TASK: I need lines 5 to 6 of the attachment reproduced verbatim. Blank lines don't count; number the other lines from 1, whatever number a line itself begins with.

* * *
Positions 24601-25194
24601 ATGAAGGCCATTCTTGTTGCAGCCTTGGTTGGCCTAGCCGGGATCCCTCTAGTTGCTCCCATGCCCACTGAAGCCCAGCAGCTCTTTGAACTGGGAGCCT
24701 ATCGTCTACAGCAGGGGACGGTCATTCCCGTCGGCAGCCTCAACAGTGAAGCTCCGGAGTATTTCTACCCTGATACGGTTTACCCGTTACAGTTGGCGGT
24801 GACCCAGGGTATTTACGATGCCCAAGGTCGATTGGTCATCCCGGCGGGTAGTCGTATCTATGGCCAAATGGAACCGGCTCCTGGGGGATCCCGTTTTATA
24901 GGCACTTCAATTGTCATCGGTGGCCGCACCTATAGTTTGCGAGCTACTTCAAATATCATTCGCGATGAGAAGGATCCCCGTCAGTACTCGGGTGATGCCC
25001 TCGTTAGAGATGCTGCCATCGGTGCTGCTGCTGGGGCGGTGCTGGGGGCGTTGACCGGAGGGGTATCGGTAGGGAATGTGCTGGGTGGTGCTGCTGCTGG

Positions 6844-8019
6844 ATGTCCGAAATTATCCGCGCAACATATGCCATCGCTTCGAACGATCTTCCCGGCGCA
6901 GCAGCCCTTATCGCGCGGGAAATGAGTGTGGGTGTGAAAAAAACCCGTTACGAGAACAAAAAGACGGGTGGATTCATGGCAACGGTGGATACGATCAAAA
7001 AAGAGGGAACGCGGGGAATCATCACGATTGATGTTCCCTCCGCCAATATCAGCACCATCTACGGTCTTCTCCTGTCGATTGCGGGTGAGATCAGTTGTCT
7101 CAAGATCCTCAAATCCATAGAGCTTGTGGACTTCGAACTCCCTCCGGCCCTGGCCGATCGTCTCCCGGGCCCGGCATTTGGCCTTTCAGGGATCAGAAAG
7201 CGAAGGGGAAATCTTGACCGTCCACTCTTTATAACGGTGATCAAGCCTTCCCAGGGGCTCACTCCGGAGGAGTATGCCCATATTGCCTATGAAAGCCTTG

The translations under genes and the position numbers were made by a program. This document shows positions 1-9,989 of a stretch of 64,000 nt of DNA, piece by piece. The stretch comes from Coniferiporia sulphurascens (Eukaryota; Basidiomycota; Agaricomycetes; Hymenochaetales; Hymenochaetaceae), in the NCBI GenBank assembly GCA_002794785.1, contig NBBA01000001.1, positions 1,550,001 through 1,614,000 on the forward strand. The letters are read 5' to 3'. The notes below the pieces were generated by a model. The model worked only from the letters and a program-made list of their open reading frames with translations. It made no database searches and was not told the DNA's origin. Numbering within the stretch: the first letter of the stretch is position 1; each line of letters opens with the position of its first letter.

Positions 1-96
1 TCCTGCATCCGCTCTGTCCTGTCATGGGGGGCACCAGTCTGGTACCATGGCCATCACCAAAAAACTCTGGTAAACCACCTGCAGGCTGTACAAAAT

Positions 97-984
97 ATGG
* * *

24901 GGCACTTCAATTGTCATCGGTGGCCGCACCTATAGTTTGCGAGCTACTTCAAATATCATTCGCGATGAGAAGGATCCCCGTCAGTACTCGGGTGATGCCC
25001 TCGTTAGAGATGCTGCCATCGGTGCTGCTGCTGGGGCGGTGCTGGGGGCGTTGACCGGAGGGGTATCGGTAGGGAATGTGCTGGGTGGTGCTGCTGCTGG